On the other hand, the intellectuals who tend to work with rural populations are not accompanying rural families. Nor are they doing it from their “barracks” with reflection articles and/or proposals. They do not set forth rural perspectives, they do not believe that they should be part of the negotiations. It would seem that we forget that in the past the peasant cooperative model was ignored in the name of “national unity”, that gender equity and the autonomy of indigenous territories were left aside in order to not affect “national unity”, that years later that was recognized as a mistake. In these times of the search for peace agreements, we are precisely going back to trip over the same “stone.” The word “democratization” is reduced to the political sphere and of that, only the electoral part, to walk the rails of “get rid of you to put in me”, changing everything so that nothing changes; we forget that neither democracy nor authoritarianism has solved poverty and inequality, that democracy with social justice has been our biggest challenge. We forget that our local organizations, NGOs and religious and academic institutions also lack democracy, that we have board members and managers who will only be separated from their posts by death; but of course it is more pleasurable to target the State or the empire.

The conversation in the attached box shows that most of the organizations and institutions have not been loyal to the peasantry. Their real love is the source of their resources. They have looked on the peasantry as their “lover”, as long as the economic or research project lasts. That is what the cooperatives were for some governments and organizations in the history of the region. That concept of the peasantry was used to rationalize the emergence of some financial institutions. Is this how it will be? Part of the peasantry is also beginning to recall the words of these institutions: “They used to tell us that they were our allies…And now? They ran away at the first sign of danger.”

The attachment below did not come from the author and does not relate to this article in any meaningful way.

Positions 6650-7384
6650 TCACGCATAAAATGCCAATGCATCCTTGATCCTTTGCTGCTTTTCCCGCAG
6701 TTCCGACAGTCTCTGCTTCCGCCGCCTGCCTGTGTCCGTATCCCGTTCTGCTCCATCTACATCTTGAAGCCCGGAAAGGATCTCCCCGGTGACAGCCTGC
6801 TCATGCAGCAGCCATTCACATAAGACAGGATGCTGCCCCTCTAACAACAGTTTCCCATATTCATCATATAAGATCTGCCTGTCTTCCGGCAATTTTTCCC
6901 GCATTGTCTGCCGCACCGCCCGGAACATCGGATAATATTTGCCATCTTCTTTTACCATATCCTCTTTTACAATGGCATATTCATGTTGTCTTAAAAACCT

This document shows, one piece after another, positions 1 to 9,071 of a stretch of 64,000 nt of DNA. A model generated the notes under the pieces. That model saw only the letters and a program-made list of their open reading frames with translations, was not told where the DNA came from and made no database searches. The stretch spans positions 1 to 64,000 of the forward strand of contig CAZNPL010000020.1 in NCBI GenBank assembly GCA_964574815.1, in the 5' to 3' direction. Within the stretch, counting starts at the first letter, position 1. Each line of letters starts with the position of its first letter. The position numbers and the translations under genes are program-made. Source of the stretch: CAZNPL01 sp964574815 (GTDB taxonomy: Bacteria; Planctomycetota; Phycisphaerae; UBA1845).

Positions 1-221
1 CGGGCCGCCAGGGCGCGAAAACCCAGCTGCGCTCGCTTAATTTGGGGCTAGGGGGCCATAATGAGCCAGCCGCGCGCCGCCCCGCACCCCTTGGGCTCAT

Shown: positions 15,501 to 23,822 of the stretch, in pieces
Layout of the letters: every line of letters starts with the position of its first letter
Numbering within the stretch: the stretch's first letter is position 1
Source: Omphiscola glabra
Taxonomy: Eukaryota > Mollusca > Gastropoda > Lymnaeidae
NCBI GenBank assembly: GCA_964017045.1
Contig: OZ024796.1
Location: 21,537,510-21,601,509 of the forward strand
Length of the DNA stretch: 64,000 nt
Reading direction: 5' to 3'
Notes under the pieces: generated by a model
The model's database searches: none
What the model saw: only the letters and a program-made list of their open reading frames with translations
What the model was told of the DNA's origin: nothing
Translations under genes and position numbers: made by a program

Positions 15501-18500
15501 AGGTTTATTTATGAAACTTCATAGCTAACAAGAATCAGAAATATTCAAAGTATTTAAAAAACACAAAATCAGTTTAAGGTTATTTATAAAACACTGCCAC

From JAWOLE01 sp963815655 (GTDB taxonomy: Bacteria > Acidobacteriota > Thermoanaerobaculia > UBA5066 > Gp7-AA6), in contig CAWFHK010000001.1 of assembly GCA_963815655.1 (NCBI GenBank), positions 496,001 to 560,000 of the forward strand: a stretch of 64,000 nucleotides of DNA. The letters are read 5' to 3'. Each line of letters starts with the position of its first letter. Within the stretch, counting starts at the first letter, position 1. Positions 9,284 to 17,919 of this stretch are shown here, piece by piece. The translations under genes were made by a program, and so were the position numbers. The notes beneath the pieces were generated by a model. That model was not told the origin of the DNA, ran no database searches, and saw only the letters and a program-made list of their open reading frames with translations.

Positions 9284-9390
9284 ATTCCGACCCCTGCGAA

Is it out of fear? Is it that neoliberalism has nested in our minds, depoliticizing politics and economics? Is it being a prisoner of the dark forces that instill terror because they want the peasantry to be isolated, go into crisis and sell their lands for cheap, or that the indigenous peoples might lose the little they have left of their territories? Is it the spirit of G. Sharp or the “likes” that drive us (as Cambridge Analytica did in the USA in 2016)?

2.     Adversities, opportunities and possibilities

The biggest risk during times of violent confrontations is seeing the crises as reduced to just these confrontations. So analyses proliferate of the denouncements of injustices that the side they are against are committing, or they seek explanations in political accords that they have made in the past. Trapped in this perspective, the situation is seen as crisis, tragedy and problems: fear, instability, violence, drop in production, price speculation…We humans tend to see only the problem/tragedy side of situations.

Seeing beyond the problem/tragedy is crucial for families and the peace that they are building. Let us work on the proverb behind every adversity there is an opportunity. The population and people from different organizations and institutions repeat this proverb, but they read it with a mixture of resignation and an illusion about exogenous forces: “Yes, the opportunities will come”, “God has a plan, this will end and he will bring us blessings.” In other words, with our minds guided by a mental map that only sees tragedies, this proverb does not generate any change for us. A. Einstein already said it, “no problem can be resolved on the same level of awareness on which it was created”; in other words, to get out of a problem, we need to confront our own attitude and generate new thinking.

Let´s study this proverb so that it might serve as a guide for us[6]. See figure 1. 1) To see problems as adversities, real threats that block or put your path at risk now and in the future. 2) To recognize adversities means removing them as if they were “stones”, which is a deliberative action of explaining the mental models that we convey; without explaining them, we are going to continue believing that the problems are generalized and that they are not adversities that directly affect our future. 3) To remove the “stones” (adversities) we have to direct our focus on identifying the market, resource, knowledge and alliance opportunities in the state, aid organizations, businesses and communities; these opportunities are hidden behind the adversities. 4) In light of these opportunities, we have to redirect our focus on our own strengths, on what possibilities we have, or could have, to take advantage of these opportunities. 5) So new mental frameworks emerge that make us reconceptualize our own realities, which is how we rediscover ourselves in light of the future, while we free ourselves from those old mental models.


Table 1 shows some elements along these lines.


Table 1. Examples of the cognitive process of crises or conflicts

Adversities Opportunities[7] Possibilities
That the violence embedded in hierarchical institutions and the law of the jungle takes over our societies The idea that the unexpected (a calm country suddenly is in flames) awakens awareness of change. Communities with strong grassroots organizations reduce violence and reassess their rules.